HILO — A bill regulating vacation rentals took a big step forward Tuesday, clearing a council panel on its way to two final votes.
Bill 108, more than a year in the making and now on its fifth draft, passed the council Planning Committee on a 6-1 vote, with Puna Councilwoman Eileen O’Hara voting no and Hilo Councilman Aaron Chung and Puna Councilwoman Jen Ruggles absent.
“This bill was in no way meant to ban vacation rentals but to protect neighborhoods,” North Kona Councilwoman Karen Eoff said. “We do have to start somewhere; we’re the only county in the state that doesn’t have regulations.”
Planning Director Michael Yee asked the council to keep the bill on track.
“Hawaii was special way before vacation rentals came into play. Every major tourist town is looking at how to find the right balance,” Yee said. “The idea of not striking a balance today or finding a path would be a mistake.”
Mayor Harry Kim defended council members who were taking heat from some disgruntled vacation rental operators.
“The administration asked the council to do this,” Kim said. “This is no different from regulating any other business. … This is about zoning for the island, which is needed. We cannot allow our businesses to go on without regulation. … This was something that should have been regulated a long time ago.”
Among those praising the county for its work was an Airbnb spokesman.
“We think you’ve struck a pretty fair middle path,” said Matt Middlebrook, public policy manager for Airbnb in Hawaii, testifying from Kona.
Middlebrook recommended the county allow new vacation rental nonconforming use permits when people drop out of the program, so as to “refill that bucket” in an industry with rapid turnover. He said Oahu started with 3,000 rentals in 1989 and it’s now down to 800.
He also recommended a grace period for those who lost their rental homes during the Kilauea eruption.
Some vacation rental owners found the bill too onerous. Many asked for an economic impact statement for each district before going forward.
Vacation rental owner Pamela Small, testifying from Kohala, deemed the bill “convoluted, bloated, draconian and punitive.” She said two of the council members, Kohala Councilman Tim Richards and Eoff, own vacation rentals themselves and are trying to limit competition.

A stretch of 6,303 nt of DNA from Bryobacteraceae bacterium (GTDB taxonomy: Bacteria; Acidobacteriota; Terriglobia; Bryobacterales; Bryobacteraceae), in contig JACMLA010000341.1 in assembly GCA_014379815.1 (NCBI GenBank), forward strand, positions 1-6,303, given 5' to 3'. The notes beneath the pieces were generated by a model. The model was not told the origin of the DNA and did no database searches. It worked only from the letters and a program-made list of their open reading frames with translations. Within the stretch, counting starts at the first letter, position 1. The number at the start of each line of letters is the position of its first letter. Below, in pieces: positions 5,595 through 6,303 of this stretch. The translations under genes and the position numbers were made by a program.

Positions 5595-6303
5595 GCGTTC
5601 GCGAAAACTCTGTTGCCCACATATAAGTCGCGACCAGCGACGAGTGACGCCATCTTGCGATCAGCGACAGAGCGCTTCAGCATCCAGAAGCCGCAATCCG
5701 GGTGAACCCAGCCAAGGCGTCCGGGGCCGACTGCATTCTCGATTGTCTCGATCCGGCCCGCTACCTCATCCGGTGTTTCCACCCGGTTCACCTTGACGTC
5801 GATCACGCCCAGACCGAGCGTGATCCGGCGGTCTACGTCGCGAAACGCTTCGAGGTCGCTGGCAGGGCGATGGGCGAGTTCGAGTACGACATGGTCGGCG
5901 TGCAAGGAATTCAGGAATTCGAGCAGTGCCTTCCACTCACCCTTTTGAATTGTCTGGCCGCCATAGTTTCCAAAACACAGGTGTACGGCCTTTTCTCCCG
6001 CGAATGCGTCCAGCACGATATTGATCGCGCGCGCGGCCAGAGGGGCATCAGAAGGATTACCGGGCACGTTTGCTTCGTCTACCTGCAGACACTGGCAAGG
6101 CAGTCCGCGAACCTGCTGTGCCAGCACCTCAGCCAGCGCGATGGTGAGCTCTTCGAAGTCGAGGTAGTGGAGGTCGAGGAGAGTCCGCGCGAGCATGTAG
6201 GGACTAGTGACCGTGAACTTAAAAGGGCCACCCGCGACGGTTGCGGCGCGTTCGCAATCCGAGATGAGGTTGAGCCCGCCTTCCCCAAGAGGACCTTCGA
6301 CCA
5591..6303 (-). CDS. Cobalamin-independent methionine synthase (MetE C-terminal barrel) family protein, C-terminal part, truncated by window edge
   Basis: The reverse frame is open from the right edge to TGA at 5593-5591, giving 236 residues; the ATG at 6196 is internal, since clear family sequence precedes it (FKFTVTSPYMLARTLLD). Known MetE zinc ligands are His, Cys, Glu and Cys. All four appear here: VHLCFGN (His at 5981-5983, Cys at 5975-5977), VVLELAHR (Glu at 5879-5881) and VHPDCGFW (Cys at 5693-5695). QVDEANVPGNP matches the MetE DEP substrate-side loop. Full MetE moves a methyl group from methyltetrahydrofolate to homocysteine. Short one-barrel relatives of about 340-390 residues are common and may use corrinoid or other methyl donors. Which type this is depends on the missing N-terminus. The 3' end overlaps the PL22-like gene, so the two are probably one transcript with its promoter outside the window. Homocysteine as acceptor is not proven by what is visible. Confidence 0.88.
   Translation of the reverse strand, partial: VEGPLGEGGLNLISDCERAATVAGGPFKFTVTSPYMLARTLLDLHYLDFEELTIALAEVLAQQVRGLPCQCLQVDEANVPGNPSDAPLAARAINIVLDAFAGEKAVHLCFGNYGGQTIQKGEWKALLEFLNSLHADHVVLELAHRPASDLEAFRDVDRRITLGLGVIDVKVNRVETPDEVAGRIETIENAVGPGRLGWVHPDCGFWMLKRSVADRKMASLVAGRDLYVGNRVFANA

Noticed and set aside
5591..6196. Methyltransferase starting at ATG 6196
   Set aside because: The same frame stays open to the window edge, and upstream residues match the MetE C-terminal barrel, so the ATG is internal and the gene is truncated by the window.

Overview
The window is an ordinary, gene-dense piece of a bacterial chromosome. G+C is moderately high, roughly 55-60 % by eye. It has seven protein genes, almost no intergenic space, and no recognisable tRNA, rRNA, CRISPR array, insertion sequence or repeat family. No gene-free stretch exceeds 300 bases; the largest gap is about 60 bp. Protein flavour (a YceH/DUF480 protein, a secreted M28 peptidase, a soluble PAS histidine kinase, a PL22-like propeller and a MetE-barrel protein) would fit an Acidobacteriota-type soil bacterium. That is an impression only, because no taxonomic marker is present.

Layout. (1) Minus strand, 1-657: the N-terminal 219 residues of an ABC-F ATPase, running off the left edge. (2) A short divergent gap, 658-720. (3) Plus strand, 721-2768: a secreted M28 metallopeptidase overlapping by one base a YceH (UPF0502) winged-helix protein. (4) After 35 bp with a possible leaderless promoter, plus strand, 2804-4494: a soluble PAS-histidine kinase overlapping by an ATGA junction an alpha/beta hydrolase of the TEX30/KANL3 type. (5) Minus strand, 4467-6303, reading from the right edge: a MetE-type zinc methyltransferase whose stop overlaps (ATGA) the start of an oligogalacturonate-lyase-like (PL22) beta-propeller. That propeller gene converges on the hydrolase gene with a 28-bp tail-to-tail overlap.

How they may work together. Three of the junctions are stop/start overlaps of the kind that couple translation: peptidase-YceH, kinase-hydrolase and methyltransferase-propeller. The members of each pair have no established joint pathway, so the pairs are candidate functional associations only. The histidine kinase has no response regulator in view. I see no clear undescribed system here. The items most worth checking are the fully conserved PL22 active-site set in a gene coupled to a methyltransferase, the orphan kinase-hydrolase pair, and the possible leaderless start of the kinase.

“What you propose in this vacation rental bill will cripple Puna,” Small said.
The Board of Ethics earlier cleared Richards and Eoff of conflicts of interest in voting on the bill.
Several neighbors of the rentals, however, said the bill doesn’t go far enough.
Kailua-Kona attorney Michael Matsukawa, speaking as a citizen rather than an attorney, hinted that litigation could follow legislation.
“The citizenry is prepared to test the false assumption that underlies Bill 108,” he said in testimony, “What is not listed as a permitted use for the RS District is prohibited. A judge will be asked if this provision is clear and obvious to its meaning and effect.”
He said the whole bill is based on the false premise that vacation rentals in residential zones need to be grandfathered in because they were previously a permitted use. That’s not the case, Matsukawa said, because 1999 county zoning code clearly states “any use not listed among the permitted uses in a zoning district is a prohibited use within that district.”
Matsukawa said the county should enforce its existing zoning laws, rather than grandfather the violators.
“Don’t be afraid to enforce the law,” he said. “Changing the law is the easy, but irresponsible, way out.”
Regulating vacation rentals on land in the state agriculture district remains a sticking point. State law requires all dwellings on farm lots that were created after June 4, 1976, be farm dwellings only. Because of the overriding state law, county planning officials say they can’t issue nonconforming use certificates on agriculture properties created after 1976.
“It’s making it crystal clear that if a dwelling was approved as a farm dwelling, the special permit could not then subjugate that,” said Deputy Planning Director Daryn Arai.
In the long term, the restrictions could be modified by changes to the county general plan, with overlays for specific areas such as Volcano village and Pahoa town, said Yee. Changing agriculture designations to rural designations would be a good step, he said.
That didn’t satisfy O’Hara, who said her Puna district doesn’t have prime farmland as defined by the state.
“We’re trying to thread a needle through a jumble of archaic state land use laws,” O’Hara said. “For us to move forward right now puts the kibosh on a lot of people in Puna. … It is a huge pull out of the pocket of constituents in my district. … You call it ag. It’s not really ag. These laws were written in plantation days.”